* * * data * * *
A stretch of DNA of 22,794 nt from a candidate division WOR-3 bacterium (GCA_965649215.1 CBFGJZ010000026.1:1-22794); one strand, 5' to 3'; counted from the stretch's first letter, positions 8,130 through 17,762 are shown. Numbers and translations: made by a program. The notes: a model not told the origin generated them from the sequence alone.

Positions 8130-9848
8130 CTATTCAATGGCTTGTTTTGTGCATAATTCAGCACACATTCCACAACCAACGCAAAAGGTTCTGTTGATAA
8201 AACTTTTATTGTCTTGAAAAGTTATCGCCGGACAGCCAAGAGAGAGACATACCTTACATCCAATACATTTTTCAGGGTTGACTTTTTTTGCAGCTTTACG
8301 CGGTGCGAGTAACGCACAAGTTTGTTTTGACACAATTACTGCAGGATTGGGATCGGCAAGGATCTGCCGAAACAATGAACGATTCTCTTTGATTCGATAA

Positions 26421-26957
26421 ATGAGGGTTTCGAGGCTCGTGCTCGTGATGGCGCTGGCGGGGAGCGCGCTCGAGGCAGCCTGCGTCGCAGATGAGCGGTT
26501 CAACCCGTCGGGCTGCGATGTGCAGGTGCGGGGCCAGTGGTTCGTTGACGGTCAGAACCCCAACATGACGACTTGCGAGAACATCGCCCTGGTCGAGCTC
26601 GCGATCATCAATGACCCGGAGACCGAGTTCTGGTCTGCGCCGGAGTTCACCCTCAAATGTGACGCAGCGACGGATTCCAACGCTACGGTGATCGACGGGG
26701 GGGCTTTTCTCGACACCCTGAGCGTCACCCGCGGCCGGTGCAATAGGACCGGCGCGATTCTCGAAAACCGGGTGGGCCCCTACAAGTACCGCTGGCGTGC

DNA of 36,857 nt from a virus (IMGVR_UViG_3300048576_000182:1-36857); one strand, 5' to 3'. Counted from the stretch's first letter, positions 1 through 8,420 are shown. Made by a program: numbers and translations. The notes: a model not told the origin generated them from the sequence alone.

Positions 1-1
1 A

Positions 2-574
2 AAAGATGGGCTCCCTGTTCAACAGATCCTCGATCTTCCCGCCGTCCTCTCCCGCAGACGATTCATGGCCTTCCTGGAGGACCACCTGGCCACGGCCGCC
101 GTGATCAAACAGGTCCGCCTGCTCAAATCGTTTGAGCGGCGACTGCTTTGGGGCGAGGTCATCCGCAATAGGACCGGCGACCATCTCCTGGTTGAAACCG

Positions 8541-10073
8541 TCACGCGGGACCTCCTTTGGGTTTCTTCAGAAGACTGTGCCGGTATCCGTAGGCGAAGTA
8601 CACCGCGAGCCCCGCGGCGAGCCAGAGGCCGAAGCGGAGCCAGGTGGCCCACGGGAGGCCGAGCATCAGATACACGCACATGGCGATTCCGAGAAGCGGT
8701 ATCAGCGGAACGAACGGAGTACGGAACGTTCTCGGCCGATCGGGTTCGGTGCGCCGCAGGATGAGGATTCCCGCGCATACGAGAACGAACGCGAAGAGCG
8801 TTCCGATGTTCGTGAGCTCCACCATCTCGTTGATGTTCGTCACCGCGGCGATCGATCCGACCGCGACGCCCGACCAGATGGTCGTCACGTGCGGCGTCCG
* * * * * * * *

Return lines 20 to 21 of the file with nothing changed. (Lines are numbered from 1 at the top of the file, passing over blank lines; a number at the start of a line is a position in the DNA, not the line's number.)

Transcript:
8701 ATCAGCGGAACGAACGGAGTACGGAACGTTCTCGGCCGATCGGGTTCGGTGCGCCGCAGGATGAGGATTCCCGCGCATACGAGAACGAACGCGAAGAGCG
8801 TTCCGATGTTCGTGAGCTCCACCATCTCGTTGATGTTCGTCACCGCGGCGATCGATCCGACCGCGACGCCCGACCAGATGGTCGTCACGTGCGGCGTCCG